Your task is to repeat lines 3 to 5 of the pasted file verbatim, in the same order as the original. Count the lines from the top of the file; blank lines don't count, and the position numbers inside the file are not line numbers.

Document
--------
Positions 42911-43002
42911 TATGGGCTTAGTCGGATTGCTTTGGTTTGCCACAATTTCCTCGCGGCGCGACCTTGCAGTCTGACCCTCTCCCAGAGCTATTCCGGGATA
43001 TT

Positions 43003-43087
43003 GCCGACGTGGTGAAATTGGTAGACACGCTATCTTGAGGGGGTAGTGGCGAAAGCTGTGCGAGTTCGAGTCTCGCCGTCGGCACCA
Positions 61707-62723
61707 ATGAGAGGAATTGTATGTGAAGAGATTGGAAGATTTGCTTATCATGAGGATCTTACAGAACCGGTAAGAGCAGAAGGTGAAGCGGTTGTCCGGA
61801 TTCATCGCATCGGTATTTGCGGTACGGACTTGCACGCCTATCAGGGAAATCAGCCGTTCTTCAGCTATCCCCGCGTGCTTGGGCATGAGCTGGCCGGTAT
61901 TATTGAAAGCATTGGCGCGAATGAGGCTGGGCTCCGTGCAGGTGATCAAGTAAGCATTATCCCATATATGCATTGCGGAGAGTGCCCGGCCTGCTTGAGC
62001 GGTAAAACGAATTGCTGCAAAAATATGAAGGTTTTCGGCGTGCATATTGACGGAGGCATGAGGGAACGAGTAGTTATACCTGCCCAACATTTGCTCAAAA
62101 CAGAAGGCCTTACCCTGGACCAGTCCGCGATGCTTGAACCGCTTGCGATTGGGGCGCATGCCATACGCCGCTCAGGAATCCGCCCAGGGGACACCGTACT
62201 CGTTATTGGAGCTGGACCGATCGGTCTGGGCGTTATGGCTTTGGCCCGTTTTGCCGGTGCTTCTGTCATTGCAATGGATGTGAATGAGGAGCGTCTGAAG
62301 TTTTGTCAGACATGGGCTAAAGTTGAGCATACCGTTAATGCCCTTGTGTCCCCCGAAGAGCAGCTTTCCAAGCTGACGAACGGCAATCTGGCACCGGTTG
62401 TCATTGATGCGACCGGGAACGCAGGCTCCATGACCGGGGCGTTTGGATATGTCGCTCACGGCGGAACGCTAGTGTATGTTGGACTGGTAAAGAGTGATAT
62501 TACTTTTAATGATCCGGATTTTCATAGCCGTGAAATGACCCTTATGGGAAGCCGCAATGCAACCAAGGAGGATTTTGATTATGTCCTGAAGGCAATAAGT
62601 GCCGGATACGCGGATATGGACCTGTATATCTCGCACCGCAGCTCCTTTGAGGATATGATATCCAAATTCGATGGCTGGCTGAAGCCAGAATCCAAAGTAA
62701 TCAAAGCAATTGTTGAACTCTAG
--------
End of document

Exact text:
43001 TT

Positions 43003-43087
43003 GCCGACGTGGTGAAATTGGTAGACACGCTATCTTGAGGGGGTAGTGGCGAAAGCTGTGCGAGTTCGAGTCTCGCCGTCGGCACCA